Due to a job conversion, I had an opportunity to take a few weeks off. Since it was Feburary, my choices were limited to warmer locations. I was tired of the cold! Fortunately, my good friend and brother-in-law Thomas lived in south Florida, just north of the Everlgades. He was gracious enough to let me stay for a while! Hereis a shot of his current abode and jeep!
He took a few days off, and on one of the first days, we drove over to Sanibel Island, where he had lived for a while. Here is a shot looking over the bridge from Ft. Meyers, heading to the island.
The weather was nice, and we thought we would ride bikes the length of two islands. Thomas had a bike already, but I needed to rent one from one of the many tourist trap rental spots.
Sanibel is well layed out for the bicyclist and jogger. There are many protected paths along the islands length. Thomas did a good job drafting behind me....lol.
A good amount of the island is reserved for the local habitat, so no development on a good chunk of the real estate. There are many falcon, eagle and other nests in the wetland areas.
Here is a shot looking over a bridge onto an estruary, as we crossed from the main road area to a beach access point.
Thomas leads the way to the "shell" beaches.
Some nice tourists took our photo....Thomas is standing on a box to look taller of course....:)
It was a bit on the cool side, but that did not stop the tourists from the north from getting in the water, and wear only shorts and a T-shirt.
On we pushed. We actually went about 15 miles up on two islands....passing alot of really nice expensive homes.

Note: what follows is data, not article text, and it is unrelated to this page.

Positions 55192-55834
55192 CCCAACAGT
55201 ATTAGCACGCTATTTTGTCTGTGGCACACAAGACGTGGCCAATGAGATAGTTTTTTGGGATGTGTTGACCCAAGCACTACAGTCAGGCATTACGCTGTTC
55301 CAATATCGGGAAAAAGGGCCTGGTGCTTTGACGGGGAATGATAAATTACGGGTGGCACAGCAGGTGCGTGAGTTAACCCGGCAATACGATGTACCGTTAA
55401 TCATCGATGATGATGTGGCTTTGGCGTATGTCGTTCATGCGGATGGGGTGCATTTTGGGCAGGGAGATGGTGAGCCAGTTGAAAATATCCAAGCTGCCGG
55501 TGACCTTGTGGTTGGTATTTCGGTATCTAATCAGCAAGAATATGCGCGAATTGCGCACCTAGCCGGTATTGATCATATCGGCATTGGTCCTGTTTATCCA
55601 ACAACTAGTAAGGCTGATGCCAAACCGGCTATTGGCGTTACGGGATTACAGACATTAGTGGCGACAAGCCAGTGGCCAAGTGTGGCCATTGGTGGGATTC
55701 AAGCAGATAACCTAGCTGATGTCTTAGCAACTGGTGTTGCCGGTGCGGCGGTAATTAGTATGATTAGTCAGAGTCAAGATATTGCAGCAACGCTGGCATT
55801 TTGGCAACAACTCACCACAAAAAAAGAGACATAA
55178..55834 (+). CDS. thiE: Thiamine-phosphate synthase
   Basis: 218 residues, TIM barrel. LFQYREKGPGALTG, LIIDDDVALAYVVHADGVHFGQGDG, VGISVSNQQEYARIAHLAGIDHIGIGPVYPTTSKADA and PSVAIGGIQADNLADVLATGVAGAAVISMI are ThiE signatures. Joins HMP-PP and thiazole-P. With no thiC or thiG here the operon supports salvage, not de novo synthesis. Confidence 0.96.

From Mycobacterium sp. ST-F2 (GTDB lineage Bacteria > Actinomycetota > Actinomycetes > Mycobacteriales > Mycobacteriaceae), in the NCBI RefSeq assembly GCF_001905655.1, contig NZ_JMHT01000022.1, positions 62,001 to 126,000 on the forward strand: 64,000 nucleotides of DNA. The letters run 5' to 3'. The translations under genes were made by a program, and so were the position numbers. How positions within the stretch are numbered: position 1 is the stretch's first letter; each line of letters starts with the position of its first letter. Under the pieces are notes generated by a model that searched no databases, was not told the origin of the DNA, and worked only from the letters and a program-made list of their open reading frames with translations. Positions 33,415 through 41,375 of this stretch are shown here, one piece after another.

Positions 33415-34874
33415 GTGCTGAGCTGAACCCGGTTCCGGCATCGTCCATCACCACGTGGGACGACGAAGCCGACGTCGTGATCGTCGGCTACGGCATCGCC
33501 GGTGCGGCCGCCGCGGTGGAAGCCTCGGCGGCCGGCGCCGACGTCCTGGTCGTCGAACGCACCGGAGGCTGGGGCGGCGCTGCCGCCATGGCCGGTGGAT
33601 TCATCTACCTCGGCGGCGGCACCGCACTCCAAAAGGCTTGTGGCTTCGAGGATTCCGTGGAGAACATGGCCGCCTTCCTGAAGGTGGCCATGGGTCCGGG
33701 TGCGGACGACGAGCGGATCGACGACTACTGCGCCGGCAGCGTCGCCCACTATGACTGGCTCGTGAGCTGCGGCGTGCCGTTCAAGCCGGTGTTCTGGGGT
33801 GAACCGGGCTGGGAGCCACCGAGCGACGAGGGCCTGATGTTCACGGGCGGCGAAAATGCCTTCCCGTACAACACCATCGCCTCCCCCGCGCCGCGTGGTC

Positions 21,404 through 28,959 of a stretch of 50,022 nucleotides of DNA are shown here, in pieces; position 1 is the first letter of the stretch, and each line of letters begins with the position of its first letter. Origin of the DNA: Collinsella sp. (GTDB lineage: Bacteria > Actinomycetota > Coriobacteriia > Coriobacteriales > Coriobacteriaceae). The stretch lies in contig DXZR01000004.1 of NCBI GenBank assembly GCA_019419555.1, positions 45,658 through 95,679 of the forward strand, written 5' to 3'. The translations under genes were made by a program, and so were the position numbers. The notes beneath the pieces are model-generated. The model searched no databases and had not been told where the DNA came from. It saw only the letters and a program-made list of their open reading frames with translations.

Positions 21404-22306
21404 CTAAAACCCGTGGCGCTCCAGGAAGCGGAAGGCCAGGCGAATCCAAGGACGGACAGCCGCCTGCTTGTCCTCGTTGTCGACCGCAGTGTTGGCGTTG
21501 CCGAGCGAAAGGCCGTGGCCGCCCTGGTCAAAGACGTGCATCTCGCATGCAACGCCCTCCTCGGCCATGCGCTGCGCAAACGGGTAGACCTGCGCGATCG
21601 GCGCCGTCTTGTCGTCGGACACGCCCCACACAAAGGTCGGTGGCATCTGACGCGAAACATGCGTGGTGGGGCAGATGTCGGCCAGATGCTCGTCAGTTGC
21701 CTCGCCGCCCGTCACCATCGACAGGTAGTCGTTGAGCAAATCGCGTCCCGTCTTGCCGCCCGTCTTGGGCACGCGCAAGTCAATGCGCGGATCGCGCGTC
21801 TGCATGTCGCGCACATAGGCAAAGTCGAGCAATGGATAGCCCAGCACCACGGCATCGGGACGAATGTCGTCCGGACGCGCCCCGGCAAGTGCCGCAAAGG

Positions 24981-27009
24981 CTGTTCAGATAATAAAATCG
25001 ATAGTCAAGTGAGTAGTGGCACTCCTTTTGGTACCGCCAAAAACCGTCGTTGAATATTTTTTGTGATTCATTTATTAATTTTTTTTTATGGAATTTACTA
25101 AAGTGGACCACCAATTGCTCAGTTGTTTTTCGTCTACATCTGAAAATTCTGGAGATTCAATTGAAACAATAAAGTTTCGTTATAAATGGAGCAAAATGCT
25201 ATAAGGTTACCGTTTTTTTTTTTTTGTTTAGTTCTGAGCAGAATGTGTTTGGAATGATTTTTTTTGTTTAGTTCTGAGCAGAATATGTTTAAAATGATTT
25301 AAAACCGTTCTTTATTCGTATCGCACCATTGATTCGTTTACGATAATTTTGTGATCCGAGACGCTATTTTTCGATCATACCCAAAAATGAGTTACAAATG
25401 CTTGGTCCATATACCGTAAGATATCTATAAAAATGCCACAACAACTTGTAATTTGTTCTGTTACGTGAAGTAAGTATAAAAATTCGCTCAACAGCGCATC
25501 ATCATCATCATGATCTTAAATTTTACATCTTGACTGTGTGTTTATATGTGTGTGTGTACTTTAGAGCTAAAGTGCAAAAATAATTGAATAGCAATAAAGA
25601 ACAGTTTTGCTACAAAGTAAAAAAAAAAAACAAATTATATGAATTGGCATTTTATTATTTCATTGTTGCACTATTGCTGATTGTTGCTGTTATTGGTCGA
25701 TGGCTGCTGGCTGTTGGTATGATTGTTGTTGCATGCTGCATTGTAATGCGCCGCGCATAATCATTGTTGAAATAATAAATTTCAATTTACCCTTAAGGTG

Here is one of the cheap "shacks" we passed. Probably 8,000 square feet at least. And that is just the main house.
Even tho it was cold, the beach vendors were out in force, renting sailboats, parasailing and the like.
We turned around on the north island, after having a nice lunch at the "Key Lime Pie" resturaunt. Where of course we had some great Grouper Sandwhiches, and Key Lime Pie. It was pretty darned good...
The beaches around Ft. Meyers have many spots where the shells are washed up in huge piles.
All too soon we had to race back to return my bike. Then we ate at a great hamburger spot, and checked out the sunset beach areas, while we waited for the heavy traffic leaving the island to improve.
Sunset on a beach in Feburary. I'm glad I didn't go to Alaska...too cold!
The next day we took off on a Swamp Boat tour....we caught a bus for the tour near Thomas's place, and after an hour, we were in the Everglades.
As usual, Thomas and I were the youngest around. Most of the people on our tour were in their 70's. This was the same at resturaunts, shops and sight seeing places.
The water on the north side of this lake area was about 3 feet deep, and choked with swampy vegetation....
And alligators...lots and lots of alligators. Thomas and I probably saw several hundred during the safari that day...
Some were small, like this 3 footer. A few were around the 12 foot size...
There were lots of water ways and paths along the glade. Some places the water was only about 3 inches deep, with a deep and sticky mud below. For many, many miles around. I'm glad the air boat did not get stuck.